Scripts are for Closers


Selling Your Business? Avoid These Mistakes!

Selling a business is not as straightforward as selling a house. After all, a company is a complex organism, and only some (or maybe none) of the value lies in physical assets. I’ve built and sold multiple businesses in my 30+ year career. In those first sales, I learned from my mistakes. And after a few hard knocks and some intensive research, I now know there’s a better way. If you’re considering selling your business now or in ten years, this article can help you avoid common mistakes.

Mistake #1: Doing It Alone

Most of us don’t sell companies very often, so very few entrepreneurs are experts at selling firms. That’s why so many business owners bring in a few professionals. Start before the sale by hiring an experienced business valuation expert. They will assess the firm to determine the fair market value. This valuation gives the owner an idea of how much the enterprise is worth “as is” and should also provide pointers to improvements that will increase the size of future offers. Often, with a few small improvements, you can substantially increase your market value.

Your financials will be held to a very high standard during a sale, so even minor errors or omissions can cause big problems. A reputable accounting firm with experience in business mergers, sales, and acquisitions, can help your internal accounting team compile financial statements and documentation in sale-friendly formats. Accounting consultants will help the team create, modify, or clarify income statements and balance sheets, catch errors, and ensure financial records and documents are above reproach.

Corporate law attorneys specializing in sales and acquisitions can handle legal or regulatory situations that may affect a potential sale. In addition, those same lawyers should be on hand to review contracts and agreements, such as leases and vendor contracts, to ensure they are transferable to a new owner.

Mistake  #2: Choosing the Wrong Type of Sale

Business sales can be structured in a variety of ways. Each type of sale has its own benefits and drawbacks. So, make sure you’re working with a business consultant and a corporate attorney who understand sales and acquisitions.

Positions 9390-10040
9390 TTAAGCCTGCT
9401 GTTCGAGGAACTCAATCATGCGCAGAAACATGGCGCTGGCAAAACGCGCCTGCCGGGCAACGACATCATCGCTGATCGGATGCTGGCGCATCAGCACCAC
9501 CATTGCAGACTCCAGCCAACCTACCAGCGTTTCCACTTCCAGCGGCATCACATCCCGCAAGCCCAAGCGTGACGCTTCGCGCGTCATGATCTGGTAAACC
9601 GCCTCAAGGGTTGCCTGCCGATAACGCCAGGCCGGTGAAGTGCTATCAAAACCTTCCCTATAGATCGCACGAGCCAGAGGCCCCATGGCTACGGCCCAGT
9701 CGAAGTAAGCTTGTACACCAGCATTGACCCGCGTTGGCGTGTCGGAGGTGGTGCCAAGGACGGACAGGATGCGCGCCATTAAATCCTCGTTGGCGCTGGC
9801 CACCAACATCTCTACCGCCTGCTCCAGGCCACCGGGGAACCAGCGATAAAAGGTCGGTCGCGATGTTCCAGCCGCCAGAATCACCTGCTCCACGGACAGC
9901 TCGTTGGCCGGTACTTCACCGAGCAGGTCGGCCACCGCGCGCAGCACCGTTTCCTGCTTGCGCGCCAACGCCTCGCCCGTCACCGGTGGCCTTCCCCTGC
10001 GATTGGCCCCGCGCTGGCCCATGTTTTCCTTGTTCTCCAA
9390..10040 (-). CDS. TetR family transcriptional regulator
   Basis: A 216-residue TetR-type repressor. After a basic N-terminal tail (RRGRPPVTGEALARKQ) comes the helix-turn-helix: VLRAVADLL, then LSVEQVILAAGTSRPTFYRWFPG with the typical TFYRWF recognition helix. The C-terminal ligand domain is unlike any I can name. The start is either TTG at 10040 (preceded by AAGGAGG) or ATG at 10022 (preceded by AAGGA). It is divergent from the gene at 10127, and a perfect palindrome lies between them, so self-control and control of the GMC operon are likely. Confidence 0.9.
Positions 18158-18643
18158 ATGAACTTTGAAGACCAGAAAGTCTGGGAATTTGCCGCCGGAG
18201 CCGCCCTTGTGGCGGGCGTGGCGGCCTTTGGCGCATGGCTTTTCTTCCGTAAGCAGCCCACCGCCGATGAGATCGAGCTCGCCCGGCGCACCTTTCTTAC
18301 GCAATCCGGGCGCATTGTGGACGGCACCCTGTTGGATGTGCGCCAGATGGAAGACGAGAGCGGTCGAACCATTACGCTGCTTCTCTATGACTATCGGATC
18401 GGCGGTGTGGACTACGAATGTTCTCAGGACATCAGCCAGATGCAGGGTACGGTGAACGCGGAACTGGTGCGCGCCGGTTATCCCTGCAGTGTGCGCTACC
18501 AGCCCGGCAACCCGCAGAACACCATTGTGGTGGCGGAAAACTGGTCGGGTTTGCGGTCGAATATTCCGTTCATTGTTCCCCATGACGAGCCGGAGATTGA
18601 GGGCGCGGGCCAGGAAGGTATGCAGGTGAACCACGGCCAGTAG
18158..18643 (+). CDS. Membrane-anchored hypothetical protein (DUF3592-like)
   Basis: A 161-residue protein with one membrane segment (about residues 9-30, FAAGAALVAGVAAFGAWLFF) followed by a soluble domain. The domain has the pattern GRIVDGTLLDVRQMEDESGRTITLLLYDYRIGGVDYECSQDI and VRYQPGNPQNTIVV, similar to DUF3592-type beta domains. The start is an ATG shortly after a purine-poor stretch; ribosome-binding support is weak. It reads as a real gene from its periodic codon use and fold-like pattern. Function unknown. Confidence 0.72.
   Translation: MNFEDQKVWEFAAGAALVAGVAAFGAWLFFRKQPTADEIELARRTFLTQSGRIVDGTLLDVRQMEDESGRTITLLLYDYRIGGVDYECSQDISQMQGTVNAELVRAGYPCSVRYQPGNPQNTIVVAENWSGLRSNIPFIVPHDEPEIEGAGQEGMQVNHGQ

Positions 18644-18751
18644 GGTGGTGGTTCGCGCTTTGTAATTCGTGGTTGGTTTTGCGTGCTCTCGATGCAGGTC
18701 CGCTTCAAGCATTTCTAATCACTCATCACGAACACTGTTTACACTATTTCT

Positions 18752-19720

We’ve listed the most common sale structures here.

Private Equity Firm

These buyers usually have the financial resources and expertise to grow a business. However, a private equity firm may have a short-term investment horizon, which means they are focused on maximizing their return on investment rather than maintaining the long-term viability of a company.


An employee stock ownership plan (ESOP) enables employees to purchase shares in the company over time. Employee ownership rewards staff members and ensures that the firm is run by people who are invested in its success.

An employee ownership consultant may be required because the Employee Retirement Income Security Act (ERISA) of the Department of Labor and the IRS’s Internal Revenue Code section 404(a)(3) govern ESOPs, so deviations from the prescribed process, intentional or accidental, break federal laws.


While it may seem simple to pass on the family business, it’s important to formalize the process to address legal considerations and prevent anyone from contesting ownership. The transfer should be formally documented and detail valuation, taxes, and ownership structure.

Individual Sale

If an individual wants to buy the business, the process should start with a letter of intent (LOI) outlining the proposed terms for sale. Owners should also qualify individual buyers before moving forward by conducting background checks.

Selling to a Competitor

Your business may have the most value to your competitors. These types of sales usually require the seller to agree to non-compete clauses, which may limit their ability to run businesses in the future.

Mistake #3: Not Hiring a Consultant

It’s easy to view consultant fees as an expense, but when it comes to selling a business, their role is to minimize risk and maximize the asking price. Good consultants are not cheap, but their recommendations can protect owners from legal and financial threats. A consultant’s recommended improvements to the business can add millions to the asking price. And accountants’ contribution to bookkeeping can prevent costly delays or dropouts. When you look at the bigger picture, you can’t afford to keep them out of the process.

Want to learn more about how to get your business ready for a profitable sale? Contact 7 Stage Advisors today and start talking about your business.